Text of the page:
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One Army Guy’s Npr Experience



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An emailer writes:


I was interviewed by the national host of “All things Considered” (forget
her name) in the immediate aftermath of our Iraqi Freedom victory. Of
course, instead of speaking about the brilliant military victory, the only
subject she wanted to discuss was the “disgraceful” failure of the military
to prevent looting. I spoke to her for almost 20 minutes (while being
recorded for her program) trying to explain how preventing looting was not
foremost in US military commanders’ minds as active military operations were
still ongoing. However, I also explained how Civil Affairs units, MPs, etc
would soon be in place to take care of any looting. Of course, subsequent
events proved me right, but she wanted no part of it and tried to get me to
say that the military had failed. She assured me that our interview would
be aired that evening on her broadcast. However, it was not only not aired,
but the only “experts” she had on the program were folks who argued that the
military failed, that the “looting” was a US war crime. . .

So much for NPR’s objectivity and “open-minded and urbane [discussions],
with a preference for empirical inquiry over dogmatic conclusion-mongering.”
Ha!


More Saudi Protecting



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The Treasury Department won’t hand over terror suspect names to the Senate Government Affairs committee, despite a previous promise to.

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Smoking



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A new Gallup Poll finds that a majority of Americans oppose smoking bans in
restaurants, workplaces, hotels, and bars. For the first three of those
places, majorities favor designated smoking areas. For bars, 44% prefer
set-asides, while 31% want no restrictions at all. Complete smoking
prohibition (treating tobacco cigarettes like marijuana cigarettes) is
favored by 16% of Americans. The power of junk science has declined
slightly, with 51% of Americans now believing that secondhand smoke is “very
harmful,” a drop of 5% from 2000. Readers who want the full details on the
junk science about secondhand smoke, which is being used as a smokescreen by
the tobacco prohibition lobby, should pick up the book Passive Smoke: The
EPA’s Betrayal of Science and Policy, by Gio B. Gori and John Luik.

Web Briefing: July 31, 2014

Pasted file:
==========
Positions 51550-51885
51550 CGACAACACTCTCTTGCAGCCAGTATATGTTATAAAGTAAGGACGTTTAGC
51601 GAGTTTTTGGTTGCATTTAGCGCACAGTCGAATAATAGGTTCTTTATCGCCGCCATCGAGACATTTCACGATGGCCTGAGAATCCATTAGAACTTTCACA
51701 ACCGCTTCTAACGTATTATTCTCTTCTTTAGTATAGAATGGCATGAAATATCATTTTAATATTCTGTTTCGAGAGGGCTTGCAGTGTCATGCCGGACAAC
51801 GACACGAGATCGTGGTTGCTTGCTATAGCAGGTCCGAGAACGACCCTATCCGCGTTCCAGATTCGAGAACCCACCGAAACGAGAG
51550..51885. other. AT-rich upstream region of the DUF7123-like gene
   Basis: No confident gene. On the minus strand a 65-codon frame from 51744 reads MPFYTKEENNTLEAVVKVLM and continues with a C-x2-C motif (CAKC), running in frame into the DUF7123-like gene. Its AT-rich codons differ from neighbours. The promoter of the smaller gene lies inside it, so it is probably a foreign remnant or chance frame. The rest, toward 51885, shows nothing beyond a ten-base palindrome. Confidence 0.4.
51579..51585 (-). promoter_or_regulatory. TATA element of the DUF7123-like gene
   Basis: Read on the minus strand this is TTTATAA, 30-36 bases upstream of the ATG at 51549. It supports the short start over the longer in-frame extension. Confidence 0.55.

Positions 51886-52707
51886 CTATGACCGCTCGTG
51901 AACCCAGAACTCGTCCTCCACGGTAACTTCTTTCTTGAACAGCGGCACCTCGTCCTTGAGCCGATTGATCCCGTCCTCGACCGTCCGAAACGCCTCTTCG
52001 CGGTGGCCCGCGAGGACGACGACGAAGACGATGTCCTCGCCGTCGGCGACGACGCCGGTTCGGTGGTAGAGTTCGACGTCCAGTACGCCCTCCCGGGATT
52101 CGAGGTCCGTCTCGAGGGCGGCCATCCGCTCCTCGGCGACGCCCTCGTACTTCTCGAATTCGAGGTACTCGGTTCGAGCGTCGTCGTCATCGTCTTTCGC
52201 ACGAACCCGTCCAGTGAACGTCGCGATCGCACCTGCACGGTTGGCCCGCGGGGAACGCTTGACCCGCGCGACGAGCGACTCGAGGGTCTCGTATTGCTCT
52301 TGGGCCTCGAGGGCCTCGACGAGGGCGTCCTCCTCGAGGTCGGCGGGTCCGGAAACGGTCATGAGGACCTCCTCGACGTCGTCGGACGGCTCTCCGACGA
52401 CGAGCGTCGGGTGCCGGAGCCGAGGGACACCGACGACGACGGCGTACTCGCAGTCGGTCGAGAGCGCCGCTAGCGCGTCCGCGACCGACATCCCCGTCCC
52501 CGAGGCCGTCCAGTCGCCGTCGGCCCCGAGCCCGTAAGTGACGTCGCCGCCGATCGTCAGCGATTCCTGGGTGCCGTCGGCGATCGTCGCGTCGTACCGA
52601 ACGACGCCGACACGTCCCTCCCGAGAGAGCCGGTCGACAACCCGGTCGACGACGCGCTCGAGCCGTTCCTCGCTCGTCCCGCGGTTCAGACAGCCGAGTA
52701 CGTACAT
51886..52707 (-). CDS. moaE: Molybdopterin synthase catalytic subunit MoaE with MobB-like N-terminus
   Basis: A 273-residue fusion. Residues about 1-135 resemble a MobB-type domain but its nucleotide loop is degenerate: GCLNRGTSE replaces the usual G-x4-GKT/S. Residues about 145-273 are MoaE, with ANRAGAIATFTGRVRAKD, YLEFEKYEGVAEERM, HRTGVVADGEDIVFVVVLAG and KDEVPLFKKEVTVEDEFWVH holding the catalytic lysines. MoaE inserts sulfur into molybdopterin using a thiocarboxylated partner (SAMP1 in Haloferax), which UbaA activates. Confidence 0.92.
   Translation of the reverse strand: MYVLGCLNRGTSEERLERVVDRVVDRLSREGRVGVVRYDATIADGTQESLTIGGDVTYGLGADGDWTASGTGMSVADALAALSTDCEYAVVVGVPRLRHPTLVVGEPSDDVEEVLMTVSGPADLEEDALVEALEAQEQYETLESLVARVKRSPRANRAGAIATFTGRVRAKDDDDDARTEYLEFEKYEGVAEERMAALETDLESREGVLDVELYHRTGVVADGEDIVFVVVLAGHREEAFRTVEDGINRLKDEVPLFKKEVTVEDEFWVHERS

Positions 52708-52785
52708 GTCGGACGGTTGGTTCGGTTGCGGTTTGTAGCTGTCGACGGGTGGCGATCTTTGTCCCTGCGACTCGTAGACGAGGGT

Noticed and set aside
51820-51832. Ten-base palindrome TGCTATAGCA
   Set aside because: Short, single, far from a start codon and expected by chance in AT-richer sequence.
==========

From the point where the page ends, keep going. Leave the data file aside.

Kudos For Peter Robinson



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On CBS this morning to promote his book, his interview was plugged by co-host Rene Syler: “Later, Ronald Reagan’s incredible legacy from the perspective of a former White House insider.” Yes, CBS said “Reagan’s incredible legacy.” For that alone, Peter Robinson, thanks for the book!

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Kobe Byrant Is Martin Luther King Jr.



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It was Kobe who made the comparison, not me. Apparently in accepting his award
at the Teen Choice Awards–which will be broadcast tonight, though likely
without his speech–he concluding by alluding to Dr. King’s “Injustice anywhere
is a threat to justice everywhere” in his own defense.

Has he no shame?

Shakespeare’s Jokes



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Blimey, what a lot of people there are out there slapping their thighs at
Shakespeare’s jokes. Plainly it’s not him, it’s me. All of the following
is from a reader:

* Petruchio’s wedding

* The two Dromios

* The rustics’ play for Theseus and Hyppolyta

* Bottom, pretty much everything he says

* Lavinia carrying Titus’ hand offstage in her mouth

* Hotspur’s rage

* Falstaff, everything he says or does in Henry IV pt. 1

* Hamlet’s “Good night, mother” as he drags Polonius’ bleeding body from
Gertrude’s bedroom

* Malvolio’s “madness”

* Polonius. pretty much everything he says

* Barnardine’s refusal to be executed

* Lear and Poor Tom in Poor Tom’s hovel

There’s lots of other funny stuff in Shakespeare that requires a good
company to pull off; the “comedies” in particular require some skill to make
them work. But a company that can’t get a laugh out of any of the above is
completely incompetent.

Two Chinese Students



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provided info on U.S. military technology to China’s military.

Immigrants and Code Enforcement



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Starting yesterday afternoon
at the Dallas Morning News editorial board
blog
, we’ve been having a robust
discussion of what’s emerging as a serious problem in our city: the
perceived decline of neighborhoods as Hispanic immigrants move in and live
several families to a house. According to longtime residents of older
neighborhoods, the Hispanics, whom residents believe to be illegal aliens,
are piling up in houses in violation of city codes, and behaving like bad
neighbors. Residents — who are, as far as I can tell, all white — complain